WASHINGTON -- The Association of Financial Services Holding Cos. is floating a proposal that would give banks interstate branching rights if they meet several tests required of savings and loans.

The proposal, which was delivered last Friday to Rep. Frank Annunzio, D-Ill., the chairman of a House Banking subcommittee, would give banks the same interstate branching powers that S&Ls received earlier this year from their regulator. The Senate, however, voted in June for a 15-month moratorium on thrift branching.

Like S&Ls, banks would have to meet the qualified thrift lender test, which requires that a given percentage of the institution's assets be invested in home and consumer loans.

Banks would also require a satisfactory Community Reinvestment Act record, exceed minimum regulatory capital requirements, and meet several other tests.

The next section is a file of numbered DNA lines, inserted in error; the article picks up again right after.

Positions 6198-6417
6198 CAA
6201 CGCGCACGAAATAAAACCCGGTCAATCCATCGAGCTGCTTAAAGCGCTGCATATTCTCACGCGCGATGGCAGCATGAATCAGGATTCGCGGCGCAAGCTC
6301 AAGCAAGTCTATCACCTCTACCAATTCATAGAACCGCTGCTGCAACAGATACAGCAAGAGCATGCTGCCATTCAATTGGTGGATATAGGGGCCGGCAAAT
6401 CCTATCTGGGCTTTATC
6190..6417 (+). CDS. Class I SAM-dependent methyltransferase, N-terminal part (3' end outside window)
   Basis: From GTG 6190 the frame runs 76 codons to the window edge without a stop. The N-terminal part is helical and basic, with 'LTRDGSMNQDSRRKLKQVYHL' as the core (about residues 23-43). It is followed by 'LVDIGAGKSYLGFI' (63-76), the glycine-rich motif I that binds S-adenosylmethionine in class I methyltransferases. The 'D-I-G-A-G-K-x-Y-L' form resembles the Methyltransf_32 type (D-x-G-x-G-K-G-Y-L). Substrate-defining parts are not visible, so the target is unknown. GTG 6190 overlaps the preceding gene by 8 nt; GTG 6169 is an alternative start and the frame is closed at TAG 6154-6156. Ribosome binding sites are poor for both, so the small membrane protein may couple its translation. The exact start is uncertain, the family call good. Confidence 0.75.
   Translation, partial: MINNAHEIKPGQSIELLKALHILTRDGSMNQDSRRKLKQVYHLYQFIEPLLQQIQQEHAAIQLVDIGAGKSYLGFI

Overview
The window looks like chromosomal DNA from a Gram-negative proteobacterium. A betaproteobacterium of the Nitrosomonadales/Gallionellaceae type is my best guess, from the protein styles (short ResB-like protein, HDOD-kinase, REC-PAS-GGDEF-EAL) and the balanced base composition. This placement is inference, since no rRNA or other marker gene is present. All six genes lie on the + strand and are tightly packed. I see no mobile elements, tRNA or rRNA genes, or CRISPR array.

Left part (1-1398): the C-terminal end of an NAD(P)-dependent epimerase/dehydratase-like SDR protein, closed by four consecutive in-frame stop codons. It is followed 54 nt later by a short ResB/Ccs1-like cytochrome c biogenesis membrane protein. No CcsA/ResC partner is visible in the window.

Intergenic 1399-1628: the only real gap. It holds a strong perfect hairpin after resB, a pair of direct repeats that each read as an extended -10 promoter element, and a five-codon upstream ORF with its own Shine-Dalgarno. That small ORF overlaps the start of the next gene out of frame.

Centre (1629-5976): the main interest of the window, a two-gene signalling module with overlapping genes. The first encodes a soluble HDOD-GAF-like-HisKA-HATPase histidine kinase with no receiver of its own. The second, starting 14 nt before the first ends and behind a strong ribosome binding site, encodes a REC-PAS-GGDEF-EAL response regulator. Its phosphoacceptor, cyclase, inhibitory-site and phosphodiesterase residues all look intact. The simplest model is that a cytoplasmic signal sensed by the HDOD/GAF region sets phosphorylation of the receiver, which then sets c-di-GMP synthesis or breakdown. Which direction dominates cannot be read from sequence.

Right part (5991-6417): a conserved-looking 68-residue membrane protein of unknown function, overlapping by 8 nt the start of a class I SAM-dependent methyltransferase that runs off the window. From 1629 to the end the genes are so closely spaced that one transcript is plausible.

"This may be distasteful to some, but it may be the path to use," said Patrick Forte, president of the Washington-based trade group, which represents about 45 financial services firms. "Anyone who hasn't realized that there is a price to pay for more flexibility is either hallucinating or asleep."

Mr. Forte said the plan could receive support, noting that last year the House Banking Committee approved a provision that would give national banks more branching "flexibility" if they met the qualified thrift lender test.

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